Comelec taps US firm to review source code in 2016 automated polls | Inquirer News

Comelec taps US firm to review source code in 2016 automated polls

By: - Reporter / @santostinaINQ
/ 08:28 PM August 02, 2015

While it has yet to decide on which voting machines to use in the 2016 polls, the Commission on Elections (Comelec) has already tapped a company that will review and certify the source code of the automated election system (AES).

Comelec Commissioner Christian Robert Lim said the Comelec has decided to again tap SLI Global Solutions (also known as Systems Lab, Inc. / Systest Labs) to conduct the required review and certification of the source code for the 2016 AES.

“The commission en banc approved the recommendation of the Technical Evaluation Committee (TEC). They have recommended the choice of Systems Lab, Inc., which will be conducting the source code review abroad. That will be the international certification entity,” said Lim, chair of the poll body’s Steering Committee for the 2016 elections.


The source code is the program instructions that will define how the AES will operate.


The poll body also tapped SLI Global Solutions for the same task during the 2010 and 2013 elections.

Lim explained that the US-based company was chosen among the four companies recommended by the Comelec Advisory Council (CAC) and TEC.

“What happened was a limited source bidding…only two responded (but) one lost its license. Also, between the two, we compared the prices and based on the recommendation, Systems Lab offered the cheapest price for its services, which is $743,000,” said Lim.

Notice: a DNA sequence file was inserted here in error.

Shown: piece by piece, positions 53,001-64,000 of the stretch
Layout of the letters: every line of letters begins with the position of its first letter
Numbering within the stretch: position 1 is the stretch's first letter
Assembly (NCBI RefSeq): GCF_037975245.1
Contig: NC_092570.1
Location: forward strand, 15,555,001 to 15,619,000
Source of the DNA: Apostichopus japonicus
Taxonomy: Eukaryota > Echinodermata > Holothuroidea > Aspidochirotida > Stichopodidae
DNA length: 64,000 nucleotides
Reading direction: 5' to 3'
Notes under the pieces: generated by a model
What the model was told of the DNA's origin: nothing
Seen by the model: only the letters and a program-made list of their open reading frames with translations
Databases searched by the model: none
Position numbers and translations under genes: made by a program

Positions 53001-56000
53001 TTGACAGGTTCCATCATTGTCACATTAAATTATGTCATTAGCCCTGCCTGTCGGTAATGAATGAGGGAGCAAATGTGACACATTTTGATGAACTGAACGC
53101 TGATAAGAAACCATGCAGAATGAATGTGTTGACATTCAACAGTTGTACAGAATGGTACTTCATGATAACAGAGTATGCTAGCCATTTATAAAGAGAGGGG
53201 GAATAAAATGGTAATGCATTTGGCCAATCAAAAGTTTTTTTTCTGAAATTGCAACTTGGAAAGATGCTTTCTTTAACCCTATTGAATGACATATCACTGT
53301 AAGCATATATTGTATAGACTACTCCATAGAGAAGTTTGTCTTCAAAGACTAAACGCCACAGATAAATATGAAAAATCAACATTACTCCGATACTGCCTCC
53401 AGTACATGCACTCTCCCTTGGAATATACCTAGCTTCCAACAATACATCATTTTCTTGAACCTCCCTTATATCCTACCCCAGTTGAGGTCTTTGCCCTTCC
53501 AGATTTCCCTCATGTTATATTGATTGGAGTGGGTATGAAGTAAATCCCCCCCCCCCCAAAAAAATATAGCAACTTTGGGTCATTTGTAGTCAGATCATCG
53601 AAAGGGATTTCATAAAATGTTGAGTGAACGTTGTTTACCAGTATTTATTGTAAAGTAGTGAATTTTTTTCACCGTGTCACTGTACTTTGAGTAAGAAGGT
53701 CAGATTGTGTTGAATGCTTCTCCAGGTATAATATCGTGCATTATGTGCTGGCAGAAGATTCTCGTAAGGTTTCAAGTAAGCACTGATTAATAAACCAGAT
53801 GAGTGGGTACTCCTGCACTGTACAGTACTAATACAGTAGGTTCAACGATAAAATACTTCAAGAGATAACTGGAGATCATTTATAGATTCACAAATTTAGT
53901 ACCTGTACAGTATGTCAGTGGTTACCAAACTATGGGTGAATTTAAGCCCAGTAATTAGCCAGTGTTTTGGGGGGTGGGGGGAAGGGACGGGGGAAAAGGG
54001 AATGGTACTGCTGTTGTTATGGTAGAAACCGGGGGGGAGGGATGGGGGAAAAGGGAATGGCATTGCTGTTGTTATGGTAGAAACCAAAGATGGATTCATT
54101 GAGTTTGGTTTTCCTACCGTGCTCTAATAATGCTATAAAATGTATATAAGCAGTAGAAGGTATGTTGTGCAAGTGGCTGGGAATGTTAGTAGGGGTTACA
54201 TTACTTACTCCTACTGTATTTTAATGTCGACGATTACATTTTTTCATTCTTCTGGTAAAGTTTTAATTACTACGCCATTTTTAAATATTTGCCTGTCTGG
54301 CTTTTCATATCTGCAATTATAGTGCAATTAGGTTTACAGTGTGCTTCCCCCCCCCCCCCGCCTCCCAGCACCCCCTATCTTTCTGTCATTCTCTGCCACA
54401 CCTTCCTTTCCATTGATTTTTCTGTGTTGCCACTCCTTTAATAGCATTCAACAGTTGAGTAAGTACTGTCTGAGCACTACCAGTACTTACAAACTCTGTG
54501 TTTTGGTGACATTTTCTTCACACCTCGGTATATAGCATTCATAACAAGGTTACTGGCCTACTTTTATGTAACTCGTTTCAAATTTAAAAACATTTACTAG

Under the Government Procurement Act (Republic Act No. 9184), limited source bidding is a “method of procurement that involves direct invitation to bid by the Procuring Entity from a set of pre-selected suppliers or consultants with known experience and proven capability relative to the requirements of a particular contract.”

The source code review will start as soon as the Comelec selects the voting machines it will use in the May 2016 elections, according to Lim.

“The vendor (service provider) will be the one to release the source code to the international entity,” he added.


Lim said the source code review of Systems Lab would run for five months.

He added that they would like to make the source code available early to political parties for their own scrutiny during the review by the international entity.

The reuse of the 81,896 PCOS machines, to be supplemented by 23,000 Optical Mark Readers (OMR), is one of two options being considered by the Comelec for the 2016 polls.

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The other option is to use all-new OMR units by combining the 23,000 and another new batch of 70,977 OMRs.

TAGS: Commission on Elections, INC, Source Code, technology

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